The other approach is the cognitive toolbox, which seeks out diverse experiences and perspectives to solve complex problems through creativity and innovation. Research suggests that diversity and diverse perspectives lead to better problem solving, Dr. Robbins explained. Diversity is a strength and, therefore, not something required merely by compliance, federal mandates, or even reasons of fairness.
"Seek out different perspectives before arriving at your certainties," Dr. Robbins said. The best way to entertain an idea is to ask "What if?" That leads to open-mindedness, creativity, and more innovation. "In business, it's called scenario-based thinking," he added.
"We live in socially constructed realities," he said. "We have the ability to change the rules."
Symposiums' scope broadening
Dr. Larry M. Kornegay was one of the AVMA Executive Board members who attended portions of the symposium. Dr. Kornegay chaired the Task Force on Diversity in 2005-2006.
Dr. Robbins said to imagine a world where diversity is seen as strength—not a compliance issue—and then
asked attendees to spread out and try raising their arms for four minutes. As the exercise grew painful, some of them began heeding the words of the Bill Withers song "Lean on Me," which had just begun to play, and
leaned on one another. When the work of diversity and inclusion becomes hard and painful, Robbins urged
them to rely on one another as allies in the fight.
"I do believe that Dr. Robbins was exceptional with his presentation—very captivating, attention-catching, and thought-provoking," Dr. Kornegay said. "His personal family history of migration to the United States as a young boy with his mother and sister at the end of the Vietnam War and subsequent lowlights and highlights in his life were compelling."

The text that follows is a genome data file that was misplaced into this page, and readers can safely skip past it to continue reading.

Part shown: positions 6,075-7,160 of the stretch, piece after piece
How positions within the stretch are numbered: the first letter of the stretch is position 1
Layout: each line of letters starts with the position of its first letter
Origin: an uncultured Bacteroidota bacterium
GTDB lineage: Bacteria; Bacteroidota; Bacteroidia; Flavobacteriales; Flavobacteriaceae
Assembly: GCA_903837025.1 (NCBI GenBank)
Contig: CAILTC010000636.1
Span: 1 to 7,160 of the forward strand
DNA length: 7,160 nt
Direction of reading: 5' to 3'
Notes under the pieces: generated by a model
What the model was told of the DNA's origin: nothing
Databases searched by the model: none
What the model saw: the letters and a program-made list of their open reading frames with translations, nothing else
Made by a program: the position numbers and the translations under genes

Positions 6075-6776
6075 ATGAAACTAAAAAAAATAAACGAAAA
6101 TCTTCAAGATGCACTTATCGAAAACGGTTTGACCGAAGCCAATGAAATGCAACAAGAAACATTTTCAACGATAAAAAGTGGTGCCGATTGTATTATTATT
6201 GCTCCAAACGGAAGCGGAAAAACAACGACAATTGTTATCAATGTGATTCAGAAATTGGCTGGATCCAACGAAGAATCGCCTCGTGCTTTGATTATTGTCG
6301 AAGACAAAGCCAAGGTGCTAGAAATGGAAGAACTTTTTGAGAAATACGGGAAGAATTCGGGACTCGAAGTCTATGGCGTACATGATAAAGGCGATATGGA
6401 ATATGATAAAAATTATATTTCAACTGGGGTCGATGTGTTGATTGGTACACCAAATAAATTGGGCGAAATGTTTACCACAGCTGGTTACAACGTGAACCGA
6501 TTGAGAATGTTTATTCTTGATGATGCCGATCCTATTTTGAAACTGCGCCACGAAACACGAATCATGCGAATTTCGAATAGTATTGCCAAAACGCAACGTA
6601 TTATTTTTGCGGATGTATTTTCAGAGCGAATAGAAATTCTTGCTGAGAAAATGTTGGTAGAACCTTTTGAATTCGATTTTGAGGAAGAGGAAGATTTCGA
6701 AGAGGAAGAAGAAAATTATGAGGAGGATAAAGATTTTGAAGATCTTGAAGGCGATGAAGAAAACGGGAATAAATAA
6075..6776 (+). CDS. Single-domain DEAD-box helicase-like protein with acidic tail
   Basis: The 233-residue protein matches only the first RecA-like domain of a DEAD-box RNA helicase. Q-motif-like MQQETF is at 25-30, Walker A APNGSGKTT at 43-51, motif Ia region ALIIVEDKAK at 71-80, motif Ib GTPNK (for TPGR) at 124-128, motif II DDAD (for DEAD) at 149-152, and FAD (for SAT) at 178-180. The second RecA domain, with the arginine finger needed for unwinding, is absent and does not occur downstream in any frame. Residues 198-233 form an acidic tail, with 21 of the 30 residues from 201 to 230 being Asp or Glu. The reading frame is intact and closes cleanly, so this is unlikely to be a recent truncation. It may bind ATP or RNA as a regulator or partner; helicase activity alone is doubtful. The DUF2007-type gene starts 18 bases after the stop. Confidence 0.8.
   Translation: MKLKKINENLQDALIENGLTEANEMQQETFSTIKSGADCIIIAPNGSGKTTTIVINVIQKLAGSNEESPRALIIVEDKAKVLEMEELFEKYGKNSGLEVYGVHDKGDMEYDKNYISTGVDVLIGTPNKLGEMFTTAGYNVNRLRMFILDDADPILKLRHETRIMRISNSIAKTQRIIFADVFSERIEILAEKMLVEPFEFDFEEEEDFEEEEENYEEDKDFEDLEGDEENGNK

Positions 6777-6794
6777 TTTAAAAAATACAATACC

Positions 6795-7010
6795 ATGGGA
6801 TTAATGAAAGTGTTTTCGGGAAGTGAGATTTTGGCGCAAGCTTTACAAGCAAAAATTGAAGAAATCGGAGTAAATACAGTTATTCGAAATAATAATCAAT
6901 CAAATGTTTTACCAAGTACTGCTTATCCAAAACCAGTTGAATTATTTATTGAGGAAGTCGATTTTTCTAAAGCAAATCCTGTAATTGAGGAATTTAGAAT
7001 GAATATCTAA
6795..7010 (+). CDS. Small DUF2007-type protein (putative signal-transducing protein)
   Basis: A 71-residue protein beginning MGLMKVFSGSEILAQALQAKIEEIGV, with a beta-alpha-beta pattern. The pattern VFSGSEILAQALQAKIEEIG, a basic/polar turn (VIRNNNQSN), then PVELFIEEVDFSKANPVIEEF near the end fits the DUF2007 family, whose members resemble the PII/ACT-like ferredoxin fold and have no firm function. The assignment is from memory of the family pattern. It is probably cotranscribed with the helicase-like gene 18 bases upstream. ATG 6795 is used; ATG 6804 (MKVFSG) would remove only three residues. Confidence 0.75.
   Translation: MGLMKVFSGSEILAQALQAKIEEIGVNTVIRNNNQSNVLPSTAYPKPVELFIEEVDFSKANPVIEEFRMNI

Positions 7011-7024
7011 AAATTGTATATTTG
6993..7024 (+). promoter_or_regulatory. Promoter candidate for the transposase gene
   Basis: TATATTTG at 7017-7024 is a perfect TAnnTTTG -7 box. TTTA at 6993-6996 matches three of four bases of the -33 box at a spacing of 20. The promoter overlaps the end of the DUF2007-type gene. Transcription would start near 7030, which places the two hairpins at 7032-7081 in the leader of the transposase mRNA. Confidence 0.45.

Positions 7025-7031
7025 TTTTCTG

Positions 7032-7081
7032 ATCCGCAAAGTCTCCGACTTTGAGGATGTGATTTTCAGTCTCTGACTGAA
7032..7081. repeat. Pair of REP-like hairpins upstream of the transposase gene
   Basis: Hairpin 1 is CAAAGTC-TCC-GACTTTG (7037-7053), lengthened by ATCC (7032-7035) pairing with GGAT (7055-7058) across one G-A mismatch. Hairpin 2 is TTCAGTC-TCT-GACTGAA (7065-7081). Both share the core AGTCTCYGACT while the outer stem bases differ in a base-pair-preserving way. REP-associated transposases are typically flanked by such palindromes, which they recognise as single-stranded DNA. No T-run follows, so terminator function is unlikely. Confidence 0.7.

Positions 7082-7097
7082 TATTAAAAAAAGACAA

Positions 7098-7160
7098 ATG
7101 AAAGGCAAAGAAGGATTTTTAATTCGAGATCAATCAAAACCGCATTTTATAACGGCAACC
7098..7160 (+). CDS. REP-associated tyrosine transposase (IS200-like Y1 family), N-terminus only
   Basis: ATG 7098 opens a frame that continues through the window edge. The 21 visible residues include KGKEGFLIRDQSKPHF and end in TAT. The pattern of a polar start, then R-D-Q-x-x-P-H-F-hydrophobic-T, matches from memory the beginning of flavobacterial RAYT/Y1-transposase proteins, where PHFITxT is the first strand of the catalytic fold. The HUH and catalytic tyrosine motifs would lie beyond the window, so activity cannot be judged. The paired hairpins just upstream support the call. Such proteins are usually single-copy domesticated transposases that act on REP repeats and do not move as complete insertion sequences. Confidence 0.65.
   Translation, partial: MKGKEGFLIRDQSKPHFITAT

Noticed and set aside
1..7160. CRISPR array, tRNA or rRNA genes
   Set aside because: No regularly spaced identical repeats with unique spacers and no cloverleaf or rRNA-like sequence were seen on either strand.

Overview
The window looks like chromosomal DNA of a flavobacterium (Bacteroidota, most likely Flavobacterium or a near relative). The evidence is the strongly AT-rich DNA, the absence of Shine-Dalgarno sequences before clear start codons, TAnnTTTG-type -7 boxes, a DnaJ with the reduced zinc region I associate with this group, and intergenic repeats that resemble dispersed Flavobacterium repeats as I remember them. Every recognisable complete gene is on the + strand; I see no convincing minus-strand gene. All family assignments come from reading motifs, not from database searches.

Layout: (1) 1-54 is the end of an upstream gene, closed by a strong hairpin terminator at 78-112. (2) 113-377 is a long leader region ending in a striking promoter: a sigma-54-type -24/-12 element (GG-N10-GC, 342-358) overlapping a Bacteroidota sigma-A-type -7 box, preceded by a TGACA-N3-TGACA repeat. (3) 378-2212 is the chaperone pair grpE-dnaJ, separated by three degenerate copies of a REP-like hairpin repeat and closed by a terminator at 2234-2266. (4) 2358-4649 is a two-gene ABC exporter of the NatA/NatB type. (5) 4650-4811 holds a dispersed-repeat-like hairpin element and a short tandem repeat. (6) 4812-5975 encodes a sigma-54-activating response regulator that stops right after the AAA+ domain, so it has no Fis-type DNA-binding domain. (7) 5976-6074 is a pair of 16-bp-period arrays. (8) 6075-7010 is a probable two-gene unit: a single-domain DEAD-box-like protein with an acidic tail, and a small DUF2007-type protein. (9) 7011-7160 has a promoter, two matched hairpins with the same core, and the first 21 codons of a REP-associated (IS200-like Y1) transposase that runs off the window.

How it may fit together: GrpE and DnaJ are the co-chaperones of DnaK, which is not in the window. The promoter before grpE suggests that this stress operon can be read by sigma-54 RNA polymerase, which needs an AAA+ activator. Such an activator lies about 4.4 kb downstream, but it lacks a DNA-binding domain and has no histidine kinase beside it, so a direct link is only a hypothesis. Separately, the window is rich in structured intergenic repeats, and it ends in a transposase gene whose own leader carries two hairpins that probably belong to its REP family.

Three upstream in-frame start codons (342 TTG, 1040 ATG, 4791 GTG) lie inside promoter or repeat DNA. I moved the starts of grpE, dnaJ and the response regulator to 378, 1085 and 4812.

Dr. Kornegay acknowledged Dr. Morse as being the anchor and backbone of this Veterinary Diversity Symposium from the beginning.
"The fact that Dr. Morse is a veterinarian and has advanced studies in diversity makes him a knowledgeable leader and credible speaker," he said.
A jazz ensemble conducted by Dr. Morse becomes a colorful metaphor for the interactions of
America's racial and ethnic groups and how to achieve a multicultural identity.
Another attendee, Dr. Janver Krehbiel, shared his feedback about the symposium with his fellow Executive Board members at their July 23 meeting. Later he said, "The diversity symposium provides a good forum where people can talk candidly about their concerns. The Executive Board is sincerely interested in ongoing interaction with the symposium group as we keep the task force report before us and continue to discuss how to best serve the diversity initiative."
Dr. Kornegay said, "I've attended portions of all four symposiums and think that they continue to broaden in overall scope but at the same time are starting to focus on particular areas of diversity study and emphasis."
The birthplace of jazz provided the perfect backdrop for a musical performance commentated by Dr. Morse metaphorically capturing the similarities between jazz and the nature of diversity and inclusion.
From New Orleans' blend of voices and cultures eventually came America's most distinctive music, created by people denied the most basic benefits of being Americans, he said.
"Jazz had no single creator; it began as a gumbo and was stirred and seasoned by thousands of hands," Dr. Morse said. "I always say that jazz was created from diversity and adversity."
Each musician alternated between playing and abstaining, taking cues from Dr. Morse as he illustrated his message: "In many ways, America is like a group of jazz musicians. Each musician brings a specific tone, texture, sound, and unique quality to the music which is being played. Each musician wants his/her space and time in the spotlight. But they must find a common ground while still maintaining a sense of self in order to make the music mellow." In the context of this diversity presentation, Dr. Morse continued, each musician/instrument can be equated to one of America's racial, ethnic, or cultural groups.
Accompanied by the musicians playing tuba and tympani, trumpet and drum, Dr. Morse said it's all about communication and understanding, one musician "feeding" the other. If one instrument is absent or too loud, the music suffers.
But, he added with a smile, "When it all works, the music is sweet."